Democrats’ Virus Lockdown in New York Drives Apartment Sales Down 44 Percent–10,000 Units Unoccupied

AP Photo/Seth Wenig
AP Photo/Seth Wenig

The harsh lockdowns in New York under Democrat Gov. Andrew Cuomo and New York City Mayor Bill de Blasio in response to the coronavirus has led people to flee the Big Apple to the suburbs and places like Florida, resulting in a 44 percent drop in apartment sales.

A real estate report from Compass said that 10,000 apartments are unoccupied and for sale.

CNBC reported on another report from Miller Samuel and Douglas Elliman on the real estate downward spiral in New York City:

There were a total of 1,375 sales in the third quarter, down 44 percent from a year earlier. The prospects for a turnaround before the election also look increasingly unlikely. Signed contracts for September fell 42 percent in Manhattan from last year, according to Miller Samuel.

Manhattan is looking at high unemployment, rising crime, growing sanitation and public transit problems, and only 10 percent of office workers in Manhattan are returning to their buildings. All this makes buyers reluctant to make a big bet on Manhattan real estate.

The likelihood of rising taxes to pay for the city’s and state’s multibillion-dollar budget holes is also driving more and more of the city’s real estate dollars to the suburbs and other states. Signed contracts in the Hamptons were up 76 percent in September compared with last year. They increased 56 percent in Westchester County, New York, and 36 percent in Fairfield County, Connecticut. Florida has seen a nonstop surge in buying, with signed contracts for homes in Palm Beach County up 62 percent and up 21 percent in Miami-Dade County.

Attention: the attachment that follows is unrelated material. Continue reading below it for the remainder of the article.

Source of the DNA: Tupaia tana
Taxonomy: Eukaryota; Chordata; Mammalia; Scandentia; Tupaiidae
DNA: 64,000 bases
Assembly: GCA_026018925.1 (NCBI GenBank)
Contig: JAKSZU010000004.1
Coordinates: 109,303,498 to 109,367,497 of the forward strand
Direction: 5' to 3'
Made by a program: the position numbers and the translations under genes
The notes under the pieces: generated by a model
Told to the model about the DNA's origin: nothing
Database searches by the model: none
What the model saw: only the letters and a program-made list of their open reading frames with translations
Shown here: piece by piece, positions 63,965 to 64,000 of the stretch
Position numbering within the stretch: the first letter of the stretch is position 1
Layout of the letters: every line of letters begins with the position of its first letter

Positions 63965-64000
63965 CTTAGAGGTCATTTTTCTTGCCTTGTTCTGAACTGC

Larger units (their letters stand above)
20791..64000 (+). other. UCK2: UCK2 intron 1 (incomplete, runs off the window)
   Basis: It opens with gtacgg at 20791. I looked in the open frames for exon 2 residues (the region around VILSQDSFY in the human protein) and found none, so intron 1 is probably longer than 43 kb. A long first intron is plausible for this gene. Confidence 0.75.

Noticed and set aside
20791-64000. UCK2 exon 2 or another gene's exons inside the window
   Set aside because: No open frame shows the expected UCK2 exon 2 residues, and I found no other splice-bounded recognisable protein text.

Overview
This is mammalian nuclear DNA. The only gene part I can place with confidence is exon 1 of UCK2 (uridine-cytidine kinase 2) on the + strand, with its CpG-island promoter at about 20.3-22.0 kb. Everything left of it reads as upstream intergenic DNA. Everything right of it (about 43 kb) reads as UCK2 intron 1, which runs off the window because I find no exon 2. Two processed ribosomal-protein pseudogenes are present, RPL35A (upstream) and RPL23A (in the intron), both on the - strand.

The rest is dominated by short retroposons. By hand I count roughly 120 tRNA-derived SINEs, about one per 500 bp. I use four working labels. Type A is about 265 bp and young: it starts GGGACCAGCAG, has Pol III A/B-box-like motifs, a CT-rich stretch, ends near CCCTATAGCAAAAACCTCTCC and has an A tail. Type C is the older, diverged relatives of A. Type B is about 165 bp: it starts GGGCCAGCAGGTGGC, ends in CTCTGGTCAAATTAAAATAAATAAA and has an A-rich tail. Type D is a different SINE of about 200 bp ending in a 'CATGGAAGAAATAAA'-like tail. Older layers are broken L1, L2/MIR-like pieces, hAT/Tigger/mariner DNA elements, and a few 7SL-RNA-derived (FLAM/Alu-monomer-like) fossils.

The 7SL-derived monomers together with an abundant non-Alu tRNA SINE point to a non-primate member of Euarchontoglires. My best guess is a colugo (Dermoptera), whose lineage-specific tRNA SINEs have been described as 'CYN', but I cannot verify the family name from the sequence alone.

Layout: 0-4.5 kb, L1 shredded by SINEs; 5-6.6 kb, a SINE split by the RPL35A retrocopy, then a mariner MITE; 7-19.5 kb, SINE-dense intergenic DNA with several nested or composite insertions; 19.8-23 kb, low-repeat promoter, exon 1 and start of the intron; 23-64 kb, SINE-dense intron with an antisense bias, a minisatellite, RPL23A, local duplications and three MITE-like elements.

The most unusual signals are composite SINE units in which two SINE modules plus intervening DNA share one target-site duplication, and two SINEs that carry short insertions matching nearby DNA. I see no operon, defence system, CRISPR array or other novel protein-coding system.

The Compass report put a positive spin on the real estate market, even though the bright side pertains to the very wealthy who may not have suffered during lockdowns:

The COVID-19 pandemic has altered real estate activity in Manhattan but the industry remains resilient as buyers look for more space and good deals, particularly in certain price ranges, including the ultra-luxury sector.

Overall, sales were down 36 percent in the third quarter year-over-year with some bright spots. In addition to ultra-luxury homes and units with more than one-bedroom, Q3 also saw an uptick for apartments priced between three-million and five-million dollars. 

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